(CBS Local)– Actor Ashton Kutcher has been concerned about the issues revolving around student debt for over a decade. The actor and Chegg CEO Dan Rosensweig decided to team up to create a new show on Crackle called “Going From Broke,” which showcases 10 different situations of people trying to get out from underneath massive amounts of debt from college loans. “What surprises me the most is that the country doesn’t seem to be taking it seriously,” said Rosensweig in an interview with CBS Local’s DJ Sixsmith. “There’s only 320 million Americans in total and 44 million Americans have college debt right now and 40% of them are behind on their payments. It’s the only debt in this country you cannot declare bankruptcy on. You’re going to have it forever. The government has loaned an incredible amount without educating people on it. The problem is so severe and there is not enough discussion on it.” The show … [Read more...] about ‘The Country Doesn’t Seem To Be Taking It Seriously’: Chegg CEO Dan Rosensweig On ‘Going From Broke’ & Student Debt Crisis
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Story highlights Will Marshall, Paul Weinstein: Hillary Clinton proposed laudable plan to help students pay for college, but it doesn't rein in college costs Their suggestion? The three-year college degree. It would restructure curriculum, save thousands and boost completion rate Will Marshall is the president of the Progressive Policy Institute. Paul Weinstein Jr. is director of the Public Management Program at Johns Hopkins University and a PPI Senior Fellow. The opinions expressed in this commentary are solely those of the authors. (CNN)In rolling out an ambitious higher education plan this month, Hillary Clinton put a genuine national dilemma -- America's ballooning student debt crisis -- at the center of the 2016 debate. What a refreshing contrast to her Republican opponents. Clinton's "New College Compact" is a big, multifaceted plan to take the debt monkey off the backs of millennials who attend public universities. But one thing it is not is cheap -- the price tag … [Read more...] about Why we need the 3-year college degree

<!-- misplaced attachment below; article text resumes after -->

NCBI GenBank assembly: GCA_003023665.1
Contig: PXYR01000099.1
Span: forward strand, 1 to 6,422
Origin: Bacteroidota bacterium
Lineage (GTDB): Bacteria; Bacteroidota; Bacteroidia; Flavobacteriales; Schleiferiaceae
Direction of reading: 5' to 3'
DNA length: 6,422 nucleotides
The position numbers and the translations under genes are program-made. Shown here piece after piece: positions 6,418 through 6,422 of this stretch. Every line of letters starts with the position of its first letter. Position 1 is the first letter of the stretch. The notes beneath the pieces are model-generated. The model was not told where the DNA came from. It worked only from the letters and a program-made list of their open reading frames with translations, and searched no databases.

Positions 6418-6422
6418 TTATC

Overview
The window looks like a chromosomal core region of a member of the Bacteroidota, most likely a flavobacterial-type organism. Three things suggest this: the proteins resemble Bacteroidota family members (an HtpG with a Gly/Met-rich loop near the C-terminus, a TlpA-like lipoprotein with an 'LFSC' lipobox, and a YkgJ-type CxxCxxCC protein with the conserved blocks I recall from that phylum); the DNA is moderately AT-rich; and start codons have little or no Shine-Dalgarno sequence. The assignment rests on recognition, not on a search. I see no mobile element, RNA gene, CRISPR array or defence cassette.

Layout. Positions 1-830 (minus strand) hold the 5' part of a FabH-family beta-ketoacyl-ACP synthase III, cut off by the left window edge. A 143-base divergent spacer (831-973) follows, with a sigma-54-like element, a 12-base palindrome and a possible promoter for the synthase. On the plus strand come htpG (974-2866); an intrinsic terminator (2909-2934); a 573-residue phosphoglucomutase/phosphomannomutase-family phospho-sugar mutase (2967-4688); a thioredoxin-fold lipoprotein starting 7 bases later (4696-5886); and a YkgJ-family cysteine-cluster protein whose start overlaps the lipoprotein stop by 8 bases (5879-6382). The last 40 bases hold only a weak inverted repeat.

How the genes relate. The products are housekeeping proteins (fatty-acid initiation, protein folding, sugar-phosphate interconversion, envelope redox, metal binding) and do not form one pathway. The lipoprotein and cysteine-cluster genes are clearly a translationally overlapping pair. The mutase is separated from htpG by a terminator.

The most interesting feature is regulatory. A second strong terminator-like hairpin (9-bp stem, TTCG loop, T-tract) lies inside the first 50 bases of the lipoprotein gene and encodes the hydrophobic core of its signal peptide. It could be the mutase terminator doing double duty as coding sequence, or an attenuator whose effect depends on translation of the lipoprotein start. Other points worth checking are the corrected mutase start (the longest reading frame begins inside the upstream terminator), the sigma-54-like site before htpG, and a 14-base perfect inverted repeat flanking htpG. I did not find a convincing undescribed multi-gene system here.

It doesn't matter if you were fired or laid off, whether you saw it coming or were completely blindsided: Losing your job is disorienting. You'll feel like you're in a fog. And yet, in that fog you still need to answer some important questions: How will you pay rent? Put gas in your car? What about your student loans? The average length of unemployment is almost 22 weeks, according to the Bureau of Labor Statistics, so it's important to quickly adapt your finances to your temporary new normal. Working through these tasks in the first seven days can help you find your financial footing as you figure out the next step in your career. DAY 1: APPLY FOR UNEMPLOYMENT "Filing for unemployment insurance is a critical piece to getting back on your feet," says Kyle Goulard, a certified financial planner in Portland, Oregon. Contact your state's unemployment office the day you lose your job. In most cases, you can file your unemployment claim online. The process can take a few weeks, so … [Read more...] about Millennial Money: You lost your job. Now what?
Photo: PRWeb Photo: PRWeb Image 1 of / 1 Caption Close Image 1 of 1 Photo: PRWeb FutureFuel.io Recognized in CNBC’s 2019 Upstart 100 List 1 / 1 Back to Gallery Company recognized as one of the fastest-growing start-ups to watch BOSTON (PRWEB) November 12, 2019 FutureFuel.io, a technology provider of student debt employer benefits solutions, today announced its inclusion on the CNBC Upstart 100 List. The annual list covers the top, fastest-growing start-ups to watch in 2019. Student debt is a massive problem, impacting 45 million Americans, totalling $1.6 trillion. FutureFuel.io is working with the private sector to find a solution — with the goal of reducing student debt by $1.5 billion by 2021. FutureFuel.io provides employers with a better … [Read more...] about FutureFuel.io Recognized in CNBC’s 2019 Upstart 100 List
California is often identified as one of the most liberal states in the union — perhaps the most liberal. In the session just ended, its Legislature showed its willingness to live up to that standard.Among the measures passed in Sacramento were bills to enforce worker employment rights at “gig economy” firms such as Uber and Lyft; to require that student athletes be paid for the commercial use of their names and likenesses; to enforce childhood vaccination rules; to mandate access to abortion pills at state colleges and universities; and to place caps on rent increases and predatory interest rates on loans.What makes many of these legislative initiatives important is that they run counter to trends in other states and in Washington. The assault on abortion rights is in full cry in statehouses across the Midwest and South and in the Trump administration. Worker rights to good pay, safe workplaces and unionization are undermined by the refusal of Trump’s … [Read more...] about Column: In landmark session, the California Legislature shows what progressive lawmaking looks like